Dates and times:
The Added Value of SDG for Labour Rights Protection
29-30 June, Trento, Italy
Riccardo Salomone, Professor, University of Trento
Attila Kun, Professor, Károli Gáspár University
Vania Brino, professor, Ca-Foscary University
Chiara Cristofolini, researcher, University of Trento
Elena Sychenko, adjunct professor, University of Bologna,
visiting professor, University of Trento
The achievement of decent work is a part of the Sustainable Development Goal (SDG) 8. This international commitment is upheld by the states and by big business. The majority of ESG (Economic, Social Governance) or RBC (Responsible Business Conduct) or CSR (Corporate social responsibility) instruments have strong links with the SDGs. National initiatives putting forward the protection of labour rights in developing countries also refer to SDG and perceive social clauses in trade agreements and in the General system of preferences (GSP) as a way to achieve sustainability.
The conference will seek the contributions from scholars, practitioners and NGOs about the contributions of different SDG initiatives to labour rights protection and, in particular, to the achievement of SDG targets 8.5.- 8.8.( full and productive employment and decent work, equal pay for work of equal value, reduce the proportion of youth not in employment, eradicate forced labour, end modern slavery and human trafficking and secure the prohibition and elimination of the worst forms of child labour, protect labour rights and promote safe and secure working environments).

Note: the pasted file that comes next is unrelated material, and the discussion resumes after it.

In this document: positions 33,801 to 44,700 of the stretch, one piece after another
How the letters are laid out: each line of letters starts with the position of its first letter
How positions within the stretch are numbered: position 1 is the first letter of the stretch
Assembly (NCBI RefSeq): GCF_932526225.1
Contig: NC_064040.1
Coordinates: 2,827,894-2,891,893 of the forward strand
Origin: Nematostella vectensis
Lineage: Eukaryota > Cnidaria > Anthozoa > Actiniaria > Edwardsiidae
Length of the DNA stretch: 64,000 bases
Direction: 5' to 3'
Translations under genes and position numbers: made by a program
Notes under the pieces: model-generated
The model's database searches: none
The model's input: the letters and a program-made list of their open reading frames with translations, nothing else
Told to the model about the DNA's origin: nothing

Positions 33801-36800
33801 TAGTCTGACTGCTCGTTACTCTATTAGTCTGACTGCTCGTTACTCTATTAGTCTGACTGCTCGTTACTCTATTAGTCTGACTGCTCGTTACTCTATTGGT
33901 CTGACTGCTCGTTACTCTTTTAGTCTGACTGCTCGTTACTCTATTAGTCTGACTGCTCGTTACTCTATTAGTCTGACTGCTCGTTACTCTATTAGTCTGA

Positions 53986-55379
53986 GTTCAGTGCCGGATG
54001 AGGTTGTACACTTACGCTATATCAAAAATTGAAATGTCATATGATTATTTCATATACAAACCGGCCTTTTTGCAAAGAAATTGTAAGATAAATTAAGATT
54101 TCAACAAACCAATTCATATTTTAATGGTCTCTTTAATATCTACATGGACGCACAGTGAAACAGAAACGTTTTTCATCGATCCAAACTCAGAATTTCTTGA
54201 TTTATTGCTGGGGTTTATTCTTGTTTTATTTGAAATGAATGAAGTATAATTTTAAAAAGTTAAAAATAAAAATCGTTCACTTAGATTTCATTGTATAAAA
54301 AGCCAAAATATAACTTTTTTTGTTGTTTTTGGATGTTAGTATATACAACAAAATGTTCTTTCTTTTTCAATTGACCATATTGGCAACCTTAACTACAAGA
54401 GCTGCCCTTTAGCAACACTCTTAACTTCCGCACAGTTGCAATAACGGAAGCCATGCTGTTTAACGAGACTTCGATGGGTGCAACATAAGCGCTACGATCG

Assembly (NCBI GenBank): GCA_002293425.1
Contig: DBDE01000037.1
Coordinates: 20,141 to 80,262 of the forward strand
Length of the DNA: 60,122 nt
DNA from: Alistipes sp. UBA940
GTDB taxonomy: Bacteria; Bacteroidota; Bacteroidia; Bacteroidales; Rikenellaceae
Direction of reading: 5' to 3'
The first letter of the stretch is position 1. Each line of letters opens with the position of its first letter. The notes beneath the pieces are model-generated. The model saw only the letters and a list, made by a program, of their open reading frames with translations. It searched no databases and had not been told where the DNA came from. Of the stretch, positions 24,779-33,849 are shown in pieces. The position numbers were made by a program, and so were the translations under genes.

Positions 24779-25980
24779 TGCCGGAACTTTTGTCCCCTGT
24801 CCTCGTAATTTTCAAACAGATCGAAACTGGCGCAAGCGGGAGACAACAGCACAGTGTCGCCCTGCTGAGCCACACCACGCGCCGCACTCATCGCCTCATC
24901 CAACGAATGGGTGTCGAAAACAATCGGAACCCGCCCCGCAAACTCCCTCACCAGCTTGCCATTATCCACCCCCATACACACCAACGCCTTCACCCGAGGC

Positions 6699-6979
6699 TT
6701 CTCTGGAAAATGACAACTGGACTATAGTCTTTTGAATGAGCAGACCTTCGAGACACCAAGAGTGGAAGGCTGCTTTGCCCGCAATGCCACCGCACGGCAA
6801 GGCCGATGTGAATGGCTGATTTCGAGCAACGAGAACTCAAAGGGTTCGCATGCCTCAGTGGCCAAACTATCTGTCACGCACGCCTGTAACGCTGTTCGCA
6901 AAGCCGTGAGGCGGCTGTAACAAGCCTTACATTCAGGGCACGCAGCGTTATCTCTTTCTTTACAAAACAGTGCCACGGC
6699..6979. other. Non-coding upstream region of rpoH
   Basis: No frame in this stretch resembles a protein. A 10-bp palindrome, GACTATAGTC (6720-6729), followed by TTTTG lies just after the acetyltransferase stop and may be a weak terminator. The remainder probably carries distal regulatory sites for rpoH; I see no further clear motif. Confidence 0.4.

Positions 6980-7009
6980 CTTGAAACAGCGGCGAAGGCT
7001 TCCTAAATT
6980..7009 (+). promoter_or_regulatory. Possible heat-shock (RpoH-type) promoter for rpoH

The conference will comprise three panels based on the three pillars of the UN Guiding Principles on Business and Human Rights, the topics to be discussed include the following:
o The states’ obligation to protect labour rights:
The value of international trade agreements for achieving SDG 8;
Public procurement and labour rights protection;
Evaluating the impact of GSP schemes on the protection of labour rights in developing countries.
o The obligation of business to respect labour rights:
Financial instruments to ensure labour rights protection (public instrument as, e.g. EU “Next generation EU, or social requirements of private banks);
The problem of greenwashing;
Scandals as a push for labour rights protection in MNCs;
Trying to build a system in the chaos of reporting standards: mission impossible?
Are the ESG rankings the evidence of respect to labour rights?
Certification and labour rights protection.
o The obligations of states and business to remedy the violations of labour rights
Extraterritorial protection of labour rights in the courts of developed countries;
Alternative grievance mechanism:
Public (OECD NCP, World bank) and private (e.g. Fair trade, Fair Wear);
The role of NGOs in remedying the violations of labour rights.
Abstract Submission Deadline: 25.05.2023
Notification of Acceptance: 30.05.2023
Please, submit your proposal (100-150 words) to the Organizing Committee following the link: https://docs.google.com/forms/d/e/1FAIpQLSeVDJYUoWEuZ1_huPM5aP1kO5es9vVv...
Contact person: Elena Sychenko Elena.firstname.lastname@example.org
Law Faculty, Via Giuseppe Verdi, 53, 38122 Trento